Over the past long weekend in Europe and the US, I had the opportunity to do field research in the travel and leisure space. Given that my eldest son was graduating from a US high school, we had the dubious pleasure of crossing the pond during the busiest traveling weekend in May – also known as the first peak of the infamous driving season.
In a nutshell, my findings are that consumer demand overwhelms what is left of supply in the travel and leisure space after two years of the pandemic. The fact that hotel rates were doubled for weekend stays in the US may be the usual Memorial Day drill, but the lack of drivers leading to a two-to-four hour wait for a lift to the airport in North Carolina illustrates the unprecedented tightness of the US labour market.
Travel in Europe
The same holds true for travel disruptions in Europe, which were nerveracking, to say the least. Flight cancellations were happening everywhere, and security-check shortages at airports, such as Amsterdam and Stockholm, led to waiting times of several hours. In fact, the weekend exceeded anything the travel and leisure space had experienced before the pandemic-induced breakdown. All in all, this confirmed my view that the service sector is experiencing bottlenecks similar to those that the manufacturing space has seen over the past 18 months.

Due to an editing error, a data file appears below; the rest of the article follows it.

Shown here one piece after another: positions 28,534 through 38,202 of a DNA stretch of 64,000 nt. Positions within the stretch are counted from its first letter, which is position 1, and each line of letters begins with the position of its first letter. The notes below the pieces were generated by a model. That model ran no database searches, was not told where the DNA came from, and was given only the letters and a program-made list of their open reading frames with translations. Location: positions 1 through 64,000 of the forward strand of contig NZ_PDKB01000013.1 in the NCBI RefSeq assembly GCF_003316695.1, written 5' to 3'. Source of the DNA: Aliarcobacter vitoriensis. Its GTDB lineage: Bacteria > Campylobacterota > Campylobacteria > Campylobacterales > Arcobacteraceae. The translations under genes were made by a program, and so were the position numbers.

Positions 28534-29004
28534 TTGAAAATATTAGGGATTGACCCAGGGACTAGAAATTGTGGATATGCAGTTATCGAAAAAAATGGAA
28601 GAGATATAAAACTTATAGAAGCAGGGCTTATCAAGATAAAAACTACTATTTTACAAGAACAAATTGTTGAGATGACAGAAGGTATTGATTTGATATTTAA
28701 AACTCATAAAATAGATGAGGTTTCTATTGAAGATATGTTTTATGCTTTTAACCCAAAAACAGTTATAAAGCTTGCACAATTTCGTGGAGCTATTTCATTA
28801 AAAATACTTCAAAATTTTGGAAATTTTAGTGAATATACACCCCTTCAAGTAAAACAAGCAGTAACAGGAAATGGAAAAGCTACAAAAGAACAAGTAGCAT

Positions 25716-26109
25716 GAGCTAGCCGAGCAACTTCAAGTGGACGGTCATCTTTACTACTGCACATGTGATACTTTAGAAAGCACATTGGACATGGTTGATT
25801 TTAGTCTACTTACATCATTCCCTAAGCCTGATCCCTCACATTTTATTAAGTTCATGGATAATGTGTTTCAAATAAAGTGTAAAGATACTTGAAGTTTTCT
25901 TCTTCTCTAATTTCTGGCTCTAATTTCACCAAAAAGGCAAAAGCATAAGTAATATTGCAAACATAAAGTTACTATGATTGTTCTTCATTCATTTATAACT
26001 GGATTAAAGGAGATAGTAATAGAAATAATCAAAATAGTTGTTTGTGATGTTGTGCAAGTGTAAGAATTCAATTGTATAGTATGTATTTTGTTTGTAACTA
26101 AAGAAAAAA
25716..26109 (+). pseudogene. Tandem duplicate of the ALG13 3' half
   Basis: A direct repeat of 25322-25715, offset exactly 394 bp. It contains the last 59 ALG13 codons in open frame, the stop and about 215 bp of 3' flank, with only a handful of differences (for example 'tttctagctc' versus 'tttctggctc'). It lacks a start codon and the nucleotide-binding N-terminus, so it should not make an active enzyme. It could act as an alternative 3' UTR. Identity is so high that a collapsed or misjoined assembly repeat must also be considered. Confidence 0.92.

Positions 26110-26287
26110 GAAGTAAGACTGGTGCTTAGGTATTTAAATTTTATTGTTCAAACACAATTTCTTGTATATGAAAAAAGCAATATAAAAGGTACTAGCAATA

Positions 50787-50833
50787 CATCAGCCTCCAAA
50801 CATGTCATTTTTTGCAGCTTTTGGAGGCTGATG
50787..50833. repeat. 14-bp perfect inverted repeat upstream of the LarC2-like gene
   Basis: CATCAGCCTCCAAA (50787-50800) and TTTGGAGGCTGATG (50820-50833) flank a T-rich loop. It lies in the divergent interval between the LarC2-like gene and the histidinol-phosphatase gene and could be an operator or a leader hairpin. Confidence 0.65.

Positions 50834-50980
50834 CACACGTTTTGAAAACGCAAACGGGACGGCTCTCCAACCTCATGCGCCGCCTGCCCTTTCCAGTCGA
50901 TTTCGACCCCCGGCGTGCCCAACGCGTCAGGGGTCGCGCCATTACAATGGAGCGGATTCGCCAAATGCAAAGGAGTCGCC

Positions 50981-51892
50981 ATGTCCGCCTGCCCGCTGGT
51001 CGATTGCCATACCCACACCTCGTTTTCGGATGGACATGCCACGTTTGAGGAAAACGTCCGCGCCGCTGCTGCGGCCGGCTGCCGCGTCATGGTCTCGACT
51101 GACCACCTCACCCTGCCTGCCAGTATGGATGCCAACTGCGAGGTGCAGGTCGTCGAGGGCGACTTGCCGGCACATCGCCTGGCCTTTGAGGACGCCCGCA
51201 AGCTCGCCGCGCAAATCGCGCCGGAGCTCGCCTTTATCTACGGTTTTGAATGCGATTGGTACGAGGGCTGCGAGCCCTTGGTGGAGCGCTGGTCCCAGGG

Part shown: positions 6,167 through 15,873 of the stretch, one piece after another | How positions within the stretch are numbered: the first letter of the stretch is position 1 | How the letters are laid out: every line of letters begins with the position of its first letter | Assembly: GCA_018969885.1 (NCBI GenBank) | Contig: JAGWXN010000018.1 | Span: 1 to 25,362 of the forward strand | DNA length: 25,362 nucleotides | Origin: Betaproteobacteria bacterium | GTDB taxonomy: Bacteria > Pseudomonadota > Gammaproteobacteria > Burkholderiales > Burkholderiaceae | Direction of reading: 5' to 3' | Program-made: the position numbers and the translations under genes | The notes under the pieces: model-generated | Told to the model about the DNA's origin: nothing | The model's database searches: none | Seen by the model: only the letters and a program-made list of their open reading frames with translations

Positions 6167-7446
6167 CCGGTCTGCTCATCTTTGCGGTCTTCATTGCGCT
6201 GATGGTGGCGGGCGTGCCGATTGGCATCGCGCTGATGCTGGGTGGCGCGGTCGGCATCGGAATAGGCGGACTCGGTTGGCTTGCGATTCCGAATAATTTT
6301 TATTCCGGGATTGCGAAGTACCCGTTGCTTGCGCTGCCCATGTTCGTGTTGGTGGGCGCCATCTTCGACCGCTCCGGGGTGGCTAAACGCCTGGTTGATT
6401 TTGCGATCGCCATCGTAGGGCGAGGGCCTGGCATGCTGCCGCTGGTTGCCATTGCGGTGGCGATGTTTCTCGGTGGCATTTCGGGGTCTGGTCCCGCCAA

So the travel experience was an extraordinary one, but what does it mean for the economy and bourses overall? First of all, it seems that consumer demand remains super strong and is increasingly shifting to the service sector. This is a clear positive, as it should soothe recession fears after the recent consumer price shock. Secondly, bottlenecks in goods supplies should be easier to remove as demand shifts to the service sector. This shift was also supported by the policy response in China, which is a step in the right direction to spur production, albeit further and more tangible support may be needed over the summer to get the economy back on track.
Please note that, due to a public holiday, the next edition of the Research Weekly will be released on 13 June 2022.
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